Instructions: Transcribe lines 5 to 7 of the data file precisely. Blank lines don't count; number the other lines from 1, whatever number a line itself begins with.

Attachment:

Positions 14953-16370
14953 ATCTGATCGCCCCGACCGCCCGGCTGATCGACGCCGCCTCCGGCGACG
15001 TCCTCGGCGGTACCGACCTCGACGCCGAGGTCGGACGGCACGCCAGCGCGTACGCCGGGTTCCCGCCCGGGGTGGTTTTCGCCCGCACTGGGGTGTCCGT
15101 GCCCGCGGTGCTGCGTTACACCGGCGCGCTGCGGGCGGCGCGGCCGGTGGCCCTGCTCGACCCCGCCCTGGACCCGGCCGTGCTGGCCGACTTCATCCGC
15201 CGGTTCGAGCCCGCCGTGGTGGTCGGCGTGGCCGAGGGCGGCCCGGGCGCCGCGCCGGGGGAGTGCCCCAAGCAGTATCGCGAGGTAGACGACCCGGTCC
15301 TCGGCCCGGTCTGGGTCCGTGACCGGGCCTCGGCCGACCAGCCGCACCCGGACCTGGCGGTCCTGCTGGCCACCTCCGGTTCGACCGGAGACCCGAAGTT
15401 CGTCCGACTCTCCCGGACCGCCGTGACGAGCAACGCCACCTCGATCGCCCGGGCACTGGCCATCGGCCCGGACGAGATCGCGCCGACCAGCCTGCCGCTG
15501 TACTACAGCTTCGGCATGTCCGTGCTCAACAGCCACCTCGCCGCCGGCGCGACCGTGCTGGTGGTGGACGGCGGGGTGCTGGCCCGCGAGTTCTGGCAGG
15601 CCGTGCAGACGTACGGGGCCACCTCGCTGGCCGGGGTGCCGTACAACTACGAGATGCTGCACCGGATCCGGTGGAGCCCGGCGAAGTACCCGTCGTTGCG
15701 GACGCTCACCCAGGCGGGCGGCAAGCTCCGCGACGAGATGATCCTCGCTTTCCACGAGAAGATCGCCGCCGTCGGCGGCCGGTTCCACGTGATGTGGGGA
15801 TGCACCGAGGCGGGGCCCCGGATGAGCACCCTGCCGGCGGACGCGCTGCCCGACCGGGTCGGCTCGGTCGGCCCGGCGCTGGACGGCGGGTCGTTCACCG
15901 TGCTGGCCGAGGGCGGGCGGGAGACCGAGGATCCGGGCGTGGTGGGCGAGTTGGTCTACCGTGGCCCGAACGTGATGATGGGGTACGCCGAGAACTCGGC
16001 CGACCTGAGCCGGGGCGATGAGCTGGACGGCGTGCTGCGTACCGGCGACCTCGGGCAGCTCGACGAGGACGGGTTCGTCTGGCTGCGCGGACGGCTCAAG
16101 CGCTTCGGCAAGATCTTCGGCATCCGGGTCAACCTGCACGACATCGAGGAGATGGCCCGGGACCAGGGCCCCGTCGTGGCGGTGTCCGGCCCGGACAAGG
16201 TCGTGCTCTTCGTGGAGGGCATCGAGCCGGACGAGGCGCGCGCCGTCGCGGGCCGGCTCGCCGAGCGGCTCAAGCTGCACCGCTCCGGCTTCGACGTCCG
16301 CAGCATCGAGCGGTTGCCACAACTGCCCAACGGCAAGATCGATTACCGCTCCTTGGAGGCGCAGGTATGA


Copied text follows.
15201 CGGTTCGAGCCCGCCGTGGTGGTCGGCGTGGCCGAGGGCGGCCCGGGCGCCGCGCCGGGGGAGTGCCCCAAGCAGTATCGCGAGGTAGACGACCCGGTCC
15301 TCGGCCCGGTCTGGGTCCGTGACCGGGCCTCGGCCGACCAGCCGCACCCGGACCTGGCGGTCCTGCTGGCCACCTCCGGTTCGACCGGAGACCCGAAGTT
15401 CGTCCGACTCTCCCGGACCGCCGTGACGAGCAACGCCACCTCGATCGCCCGGGCACTGGCCATCGGCCCGGACGAGATCGCGCCGACCAGCCTGCCGCTG